Considerations in using IC's at high voltage

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mike_canada

Joined Feb 21, 2020
239
I made myself a VU meter and amplifier with a 7.2V supply and discrete components. I plan to double the voltage as the discrete components can handle it.

Now for better lighting effects, I want to take the output of the VU meter and connect it to a CD4017 IC for like a special led effect on every music beat.

I checked the data sheet and It says the IC works up to 15-18V so I'm safe there, but what about LED output? Am I safe to connect the leds and 3.3K resistors in series and directly to the output pins? And what would the internal resistances be to the output pins from within the chip?

And is it normal if the IC warms up somewhat due to the high-ish voltage going through it?

I'm used to working with IC's on a 5V supply not on a 14.2V supply.
 

WBahn

Joined Mar 31, 2012
27,418
You don't say what the forward voltage of the LEDs are, so I will assume ~2 V. If your able to actually get 14.4 V out of the IC, then the resistor will limit the current to ~3.8 mA. That's pushing the chip pretty hard. The data sheet says that the minimum source/sink current is only 3.4 mA at Vcc = 15 V and that's allowing for a 1.5 V deviation in the output voltage. It will most likely work, because the typical limits are twice this.

Each output will likely be dissipating about 1.5 V * 3.3 mA ~= 5 mW, which is well below the 100 mW absolute limit. The total limit per package is 500 mW and even if you have all ten outputs on, you will be an order of magnitude below that.

Chips warming up is normal, but I wouldn't expect to see any significant heating of this part since the overwhelming majority of the power will be dissipated in your resistors and half to three-fourths of the rest in the LEDs.

I'm assuming you are going to be counting super fast, so the dynamic power dissipation shouldn't be too much, either. At a Vcc=15 V, you don't get to a dynamic power dissipation of 1 mW until you are above 20 kHz.

I'm not too happy about pushing the current drive specs as hard as you are, but I think for your application it should work okay. You might, however, see if you can find LEDs that are happy with 1 mA or 2 mA and use 6.8 kΩ to 8.2 kΩ resistors.
 

Ian0

Joined Aug 7, 2020
6,315
Provided that you keep below the 100mW power dissipation, you can use the Rds(on) of the 4017 as the current limit. If you put LEDs in series on the 4017 output with no limiting resistor, Rds(on) will limit the current. If the LED voltage >10V then the IC stays within its power limit.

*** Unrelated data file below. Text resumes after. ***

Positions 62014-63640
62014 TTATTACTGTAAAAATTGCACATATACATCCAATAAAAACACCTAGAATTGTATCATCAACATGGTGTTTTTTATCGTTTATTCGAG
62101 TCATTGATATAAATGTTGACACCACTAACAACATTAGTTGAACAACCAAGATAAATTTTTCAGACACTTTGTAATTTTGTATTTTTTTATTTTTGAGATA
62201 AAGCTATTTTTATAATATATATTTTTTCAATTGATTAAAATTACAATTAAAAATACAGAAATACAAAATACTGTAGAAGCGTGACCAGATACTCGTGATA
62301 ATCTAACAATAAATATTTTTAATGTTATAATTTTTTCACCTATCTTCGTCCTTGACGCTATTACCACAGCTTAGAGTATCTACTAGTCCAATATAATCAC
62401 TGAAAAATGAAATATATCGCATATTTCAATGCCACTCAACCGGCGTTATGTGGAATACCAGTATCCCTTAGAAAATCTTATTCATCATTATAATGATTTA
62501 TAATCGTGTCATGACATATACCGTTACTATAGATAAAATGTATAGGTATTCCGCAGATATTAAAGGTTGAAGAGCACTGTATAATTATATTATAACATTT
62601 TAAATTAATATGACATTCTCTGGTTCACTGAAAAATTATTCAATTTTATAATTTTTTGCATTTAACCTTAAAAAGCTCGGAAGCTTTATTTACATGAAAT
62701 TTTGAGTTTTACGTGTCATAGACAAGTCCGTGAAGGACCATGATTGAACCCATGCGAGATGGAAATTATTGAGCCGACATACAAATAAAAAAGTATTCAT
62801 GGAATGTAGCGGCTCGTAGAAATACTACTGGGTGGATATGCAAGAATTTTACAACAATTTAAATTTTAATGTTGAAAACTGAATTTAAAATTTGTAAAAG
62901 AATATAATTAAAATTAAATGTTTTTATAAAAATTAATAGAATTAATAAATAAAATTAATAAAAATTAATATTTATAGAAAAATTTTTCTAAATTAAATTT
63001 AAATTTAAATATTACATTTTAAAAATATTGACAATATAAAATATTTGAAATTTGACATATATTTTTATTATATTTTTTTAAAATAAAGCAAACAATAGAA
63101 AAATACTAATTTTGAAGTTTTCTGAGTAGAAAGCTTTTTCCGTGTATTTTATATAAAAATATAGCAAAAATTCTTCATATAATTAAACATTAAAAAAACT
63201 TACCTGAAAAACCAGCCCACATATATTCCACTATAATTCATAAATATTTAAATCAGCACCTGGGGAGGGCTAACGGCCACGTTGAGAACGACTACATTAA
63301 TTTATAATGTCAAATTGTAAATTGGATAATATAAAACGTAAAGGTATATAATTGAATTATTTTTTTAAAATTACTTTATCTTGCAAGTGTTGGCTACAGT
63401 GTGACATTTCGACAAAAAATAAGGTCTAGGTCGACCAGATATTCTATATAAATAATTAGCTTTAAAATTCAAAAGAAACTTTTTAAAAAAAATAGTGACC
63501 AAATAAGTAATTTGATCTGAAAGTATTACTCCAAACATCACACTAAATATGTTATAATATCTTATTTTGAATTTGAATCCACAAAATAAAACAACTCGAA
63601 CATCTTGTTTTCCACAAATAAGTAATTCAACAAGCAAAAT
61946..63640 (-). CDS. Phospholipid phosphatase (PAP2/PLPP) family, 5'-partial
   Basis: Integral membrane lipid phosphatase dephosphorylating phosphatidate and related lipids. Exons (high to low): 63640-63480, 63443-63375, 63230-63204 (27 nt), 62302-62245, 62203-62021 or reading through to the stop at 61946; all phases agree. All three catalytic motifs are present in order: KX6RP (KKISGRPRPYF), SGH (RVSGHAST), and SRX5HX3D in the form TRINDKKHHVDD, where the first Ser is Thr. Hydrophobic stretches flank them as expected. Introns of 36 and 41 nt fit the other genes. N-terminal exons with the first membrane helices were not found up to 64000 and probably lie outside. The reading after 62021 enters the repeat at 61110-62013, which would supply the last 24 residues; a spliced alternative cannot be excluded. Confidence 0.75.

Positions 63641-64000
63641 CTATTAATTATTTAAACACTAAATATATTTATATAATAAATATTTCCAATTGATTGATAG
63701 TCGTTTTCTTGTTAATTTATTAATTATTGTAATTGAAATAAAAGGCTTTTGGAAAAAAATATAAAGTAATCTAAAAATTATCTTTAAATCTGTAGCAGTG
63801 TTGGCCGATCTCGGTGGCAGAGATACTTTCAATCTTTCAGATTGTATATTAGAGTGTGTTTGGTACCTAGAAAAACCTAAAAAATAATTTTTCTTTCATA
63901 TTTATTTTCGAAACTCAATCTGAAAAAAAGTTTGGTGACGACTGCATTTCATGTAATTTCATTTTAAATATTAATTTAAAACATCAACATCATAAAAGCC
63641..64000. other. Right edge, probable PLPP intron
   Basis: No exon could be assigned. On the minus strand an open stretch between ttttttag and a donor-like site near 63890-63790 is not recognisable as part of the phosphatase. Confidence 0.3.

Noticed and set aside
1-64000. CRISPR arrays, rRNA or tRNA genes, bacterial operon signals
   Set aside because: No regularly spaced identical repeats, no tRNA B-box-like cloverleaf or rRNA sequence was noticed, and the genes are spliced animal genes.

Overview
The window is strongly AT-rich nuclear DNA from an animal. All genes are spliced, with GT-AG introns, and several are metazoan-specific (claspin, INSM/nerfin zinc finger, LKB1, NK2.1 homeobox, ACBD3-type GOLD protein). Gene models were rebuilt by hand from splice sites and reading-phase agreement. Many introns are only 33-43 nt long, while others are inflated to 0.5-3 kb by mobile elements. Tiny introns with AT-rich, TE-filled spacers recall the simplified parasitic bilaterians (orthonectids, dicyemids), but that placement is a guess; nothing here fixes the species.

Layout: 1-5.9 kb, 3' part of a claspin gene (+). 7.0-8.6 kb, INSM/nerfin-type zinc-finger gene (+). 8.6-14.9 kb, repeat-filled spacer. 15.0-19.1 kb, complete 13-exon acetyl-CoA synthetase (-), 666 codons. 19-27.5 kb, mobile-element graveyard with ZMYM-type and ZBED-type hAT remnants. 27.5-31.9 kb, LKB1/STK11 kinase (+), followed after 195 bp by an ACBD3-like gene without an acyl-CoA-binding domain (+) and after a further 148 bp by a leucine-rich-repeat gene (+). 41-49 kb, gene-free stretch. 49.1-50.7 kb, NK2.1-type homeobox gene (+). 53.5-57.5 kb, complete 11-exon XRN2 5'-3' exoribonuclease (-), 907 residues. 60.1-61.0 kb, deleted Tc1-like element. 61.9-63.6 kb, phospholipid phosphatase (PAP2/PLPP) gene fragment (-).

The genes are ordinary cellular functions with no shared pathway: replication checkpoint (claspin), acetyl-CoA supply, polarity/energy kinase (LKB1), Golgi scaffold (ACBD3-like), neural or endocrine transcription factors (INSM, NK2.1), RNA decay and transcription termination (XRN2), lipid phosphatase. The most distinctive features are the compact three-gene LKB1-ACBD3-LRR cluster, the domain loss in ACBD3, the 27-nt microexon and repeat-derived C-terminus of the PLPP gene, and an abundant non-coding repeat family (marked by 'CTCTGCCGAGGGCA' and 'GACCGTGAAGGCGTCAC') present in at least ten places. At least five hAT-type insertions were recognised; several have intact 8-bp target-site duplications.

dl324

Joined Mar 30, 2015
15,117
I checked the data sheet and It says the IC works up to 15-18V so I'm safe there, but what about LED output? Am I safe to connect the leds and 3.3K resistors in series and directly to the output pins?
At 15V, the outputs will source 3.4-6.8mA (a little less at 14.4V), so 3.3k current limit resistors will be operating close to the limits of the counter's specs.
what would the internal resistances be to the output pins from within the chip?
From the typical specs, I calculate about 220 ohms.
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is it normal if the IC warms up somewhat due to the high-ish voltage going through it?
It's the current that matters. Since only one output is being loaded at a time, power dissipation at 15V is minimal
I'm used to working with IC's on a 5V supply not on a 14.2V supply.
If you're working with TTL, higher than 5V isn't an option. Some of the CMOS 74 series will operate voltages higher than 5V, but not all.
 

Audioguru again

Joined Oct 21, 2019
5,189
The output current from an ordinary CD4017 is very low and its maximum allowed heating for each output is also very low.
Then the LED brightness is dim.

I made LED chasers powered from a 3V battery and a 6V battery and the LEDs are very bright because the 4017 is a CD74HC4017 that can easily produce output currents of 20mA into LEDs for high brightness when the supply is 5V or 6V. Do not exceed 6V.

The CD74HC family is high speed and high current Cmos logic.
 

bassbindevil

Joined Jan 23, 2014
563
It would be safest to use the 4017 outputs to drive an open-collector buffer (ULN2002 family for example) or a bunch of transistors (2N2222). Then the 4017 could run from 5V or so, and the LEDs could be strung in series and supplied from as many volts as necessary.
 

eetech00

Joined Jun 8, 2013
3,418
It would be safest to use the 4017 outputs to drive an open-collector buffer (ULN2002 family for example) or a bunch of transistors (2N2222). Then the 4017 could run from 5V or so, and the LEDs could be strung in series and supplied from as many volts as necessary.
Yes. But not "supplied from as many volts as necessary".

Also, Mosfet arrays can be used and won't require much current (microamps) from the CD4017.
 
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